Couchbase Lite provides a Native API for both Android and iOS, as well as plug-ins for two widely used cross-platform tools for mobile development: PhoneGap and Xamarin.



LevelDB is an open-source library (written at Google) that implements a key-value store, where keys and values are byte arrays, and data is stored ordered by key (based on some, probably custom, comparison function). LevelDB supports atomic batch updates, forward and backward iteration over the contents of the store, snapshots (i.e. consistent read-only views of the entire store), caching, data integrity (using checksums), and automatic data compression (using the Snappy compression library). An important limitation imposed by the library is that at any moment at most one process can have access to a specific database.

“LevelDB has good performance across a wide variety of workloads” state its authors, and here are the results of a benchmark they put together to prove their claim by comparing LevelDB with SQLite and Kyoto Cabinet (another key-value store implementation).

LevelDB is written in C++. iOS developers can use it directly in their applications or through one of the several Objective-C wrappers that are available for it. Android developers can use LevelDB via JNI and NDK.



SQLite is an open-source C library for managing relational databases that can be stored both on disk and in memory. It supports dynamic typing (types are assigned to values, rather than to columns), transactions, full-text search, single-writer/multiple-reader access, efficient range queries (useful when storing geographical data), and shared caching (across connections opened by a single thread to the same database).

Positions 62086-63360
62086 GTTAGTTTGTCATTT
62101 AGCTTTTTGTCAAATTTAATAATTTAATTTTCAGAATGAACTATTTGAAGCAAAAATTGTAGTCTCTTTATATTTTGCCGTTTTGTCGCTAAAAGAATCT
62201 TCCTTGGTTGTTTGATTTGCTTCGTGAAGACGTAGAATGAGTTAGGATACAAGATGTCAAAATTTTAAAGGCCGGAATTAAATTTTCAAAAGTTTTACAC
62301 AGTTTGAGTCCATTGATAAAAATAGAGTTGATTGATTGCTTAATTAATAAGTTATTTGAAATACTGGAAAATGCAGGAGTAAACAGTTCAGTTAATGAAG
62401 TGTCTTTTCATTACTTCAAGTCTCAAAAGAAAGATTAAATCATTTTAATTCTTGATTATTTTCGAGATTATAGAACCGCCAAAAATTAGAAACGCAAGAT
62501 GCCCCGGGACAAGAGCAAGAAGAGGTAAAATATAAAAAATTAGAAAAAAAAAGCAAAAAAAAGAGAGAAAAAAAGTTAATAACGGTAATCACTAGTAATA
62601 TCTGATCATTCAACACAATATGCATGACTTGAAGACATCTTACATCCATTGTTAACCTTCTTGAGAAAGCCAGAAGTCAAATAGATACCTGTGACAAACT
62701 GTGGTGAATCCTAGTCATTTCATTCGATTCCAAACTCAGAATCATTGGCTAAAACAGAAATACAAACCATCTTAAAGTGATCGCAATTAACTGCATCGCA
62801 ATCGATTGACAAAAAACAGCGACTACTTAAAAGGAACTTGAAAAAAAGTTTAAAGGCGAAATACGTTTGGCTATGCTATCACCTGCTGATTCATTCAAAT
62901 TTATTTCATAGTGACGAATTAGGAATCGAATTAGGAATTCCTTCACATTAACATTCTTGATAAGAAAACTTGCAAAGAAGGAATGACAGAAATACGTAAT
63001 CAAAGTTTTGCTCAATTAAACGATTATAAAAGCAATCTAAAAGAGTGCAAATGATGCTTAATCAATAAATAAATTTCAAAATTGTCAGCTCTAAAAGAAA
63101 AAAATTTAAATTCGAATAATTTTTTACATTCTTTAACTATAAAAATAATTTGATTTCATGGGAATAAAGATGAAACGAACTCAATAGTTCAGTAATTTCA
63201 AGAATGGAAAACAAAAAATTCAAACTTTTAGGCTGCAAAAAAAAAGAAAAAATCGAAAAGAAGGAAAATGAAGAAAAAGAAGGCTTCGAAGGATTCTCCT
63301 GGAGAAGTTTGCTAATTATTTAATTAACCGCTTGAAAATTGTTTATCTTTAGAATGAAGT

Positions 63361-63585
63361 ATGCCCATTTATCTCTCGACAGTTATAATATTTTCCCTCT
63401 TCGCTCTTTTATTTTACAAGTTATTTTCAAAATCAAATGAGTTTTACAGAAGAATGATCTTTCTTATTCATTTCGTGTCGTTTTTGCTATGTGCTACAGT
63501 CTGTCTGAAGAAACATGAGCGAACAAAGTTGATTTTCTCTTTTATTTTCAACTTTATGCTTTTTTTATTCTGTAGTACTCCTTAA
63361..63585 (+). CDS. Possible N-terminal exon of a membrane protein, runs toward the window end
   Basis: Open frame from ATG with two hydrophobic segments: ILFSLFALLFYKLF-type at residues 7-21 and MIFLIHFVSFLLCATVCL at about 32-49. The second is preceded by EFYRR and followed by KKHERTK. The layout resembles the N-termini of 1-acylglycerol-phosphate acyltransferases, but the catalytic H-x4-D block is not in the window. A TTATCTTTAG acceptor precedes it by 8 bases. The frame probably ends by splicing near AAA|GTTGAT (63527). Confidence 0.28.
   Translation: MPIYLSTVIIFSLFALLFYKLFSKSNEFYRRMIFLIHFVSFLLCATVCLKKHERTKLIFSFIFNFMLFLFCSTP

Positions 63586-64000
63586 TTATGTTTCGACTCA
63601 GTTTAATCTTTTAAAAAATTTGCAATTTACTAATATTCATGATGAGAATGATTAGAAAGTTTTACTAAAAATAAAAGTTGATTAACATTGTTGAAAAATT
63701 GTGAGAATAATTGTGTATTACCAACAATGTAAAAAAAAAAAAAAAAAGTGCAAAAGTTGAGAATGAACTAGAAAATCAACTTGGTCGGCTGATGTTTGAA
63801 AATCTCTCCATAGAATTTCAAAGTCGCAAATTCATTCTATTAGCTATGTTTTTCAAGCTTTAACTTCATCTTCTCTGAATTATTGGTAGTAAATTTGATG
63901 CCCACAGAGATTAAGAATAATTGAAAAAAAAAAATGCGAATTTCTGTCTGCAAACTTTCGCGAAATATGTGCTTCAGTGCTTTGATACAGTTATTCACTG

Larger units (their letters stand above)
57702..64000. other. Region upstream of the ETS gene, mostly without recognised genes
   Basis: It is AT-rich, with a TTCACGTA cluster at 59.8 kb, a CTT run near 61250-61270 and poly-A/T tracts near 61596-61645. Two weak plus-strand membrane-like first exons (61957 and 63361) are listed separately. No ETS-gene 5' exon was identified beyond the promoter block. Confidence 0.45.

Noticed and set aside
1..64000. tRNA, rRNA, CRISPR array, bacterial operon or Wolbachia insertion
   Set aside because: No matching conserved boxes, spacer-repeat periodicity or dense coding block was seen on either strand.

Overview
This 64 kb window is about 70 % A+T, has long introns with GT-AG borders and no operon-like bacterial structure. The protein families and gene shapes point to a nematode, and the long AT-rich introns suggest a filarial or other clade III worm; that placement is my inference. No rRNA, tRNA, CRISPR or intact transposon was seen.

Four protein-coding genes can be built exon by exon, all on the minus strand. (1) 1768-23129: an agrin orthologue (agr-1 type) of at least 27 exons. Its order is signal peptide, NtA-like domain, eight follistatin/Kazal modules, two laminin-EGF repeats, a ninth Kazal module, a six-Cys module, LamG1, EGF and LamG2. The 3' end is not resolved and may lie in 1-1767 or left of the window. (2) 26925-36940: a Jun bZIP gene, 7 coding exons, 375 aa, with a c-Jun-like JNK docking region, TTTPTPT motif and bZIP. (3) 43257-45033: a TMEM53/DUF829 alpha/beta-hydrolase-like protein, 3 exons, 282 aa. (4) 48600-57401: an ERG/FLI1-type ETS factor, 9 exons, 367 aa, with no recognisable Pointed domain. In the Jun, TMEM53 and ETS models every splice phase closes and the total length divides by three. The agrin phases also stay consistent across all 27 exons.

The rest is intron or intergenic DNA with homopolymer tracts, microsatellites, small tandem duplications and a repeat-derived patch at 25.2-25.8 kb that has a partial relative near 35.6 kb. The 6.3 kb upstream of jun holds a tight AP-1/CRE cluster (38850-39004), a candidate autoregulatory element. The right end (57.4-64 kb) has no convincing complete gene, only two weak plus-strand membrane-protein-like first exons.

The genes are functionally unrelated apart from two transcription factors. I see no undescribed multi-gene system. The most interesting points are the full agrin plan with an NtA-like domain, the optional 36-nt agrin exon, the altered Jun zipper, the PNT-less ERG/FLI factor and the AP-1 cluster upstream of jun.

SQLite stores each database as a single disk file in a cross-platform format. This implies that you can create an SQLite database on one machine and then use it on another machine with an entirely different architecture by simply copying the corresponding file.

The authors of SQLite believe that it is “the most widely deployed SQL database”. Bindings for SQLite are available in most mainstream programming languages. SQLite is also included in both iPhone and Android operating systems.



There are a lot of people that incorrectly believe that UnQLite is the NoSQL counterpart of SQLite, although the two products are completely independent. UnQLite is an open-source database that exposes both a key-value and a document store interface. It supports both in-memory and on-disk databases, transactions, multiple concurrent readers, and cursors for linear traversal. Like SQLite, UnQLite uses a cross-platform file format, and stores each database in a single file on disk.

No matter which store interface you use, UnQLite’s storage engine works with key-value pairs. A distinctive feature of UnQLite is that you can change at run-time the storage engine that is used. At the moment, UnQLite comes with two built-in storage engines, one for on-disk and one for in-memory databases.

UnQLite is written in C, and can thus be used in both iOS and Android applications (in the latter, through JNI).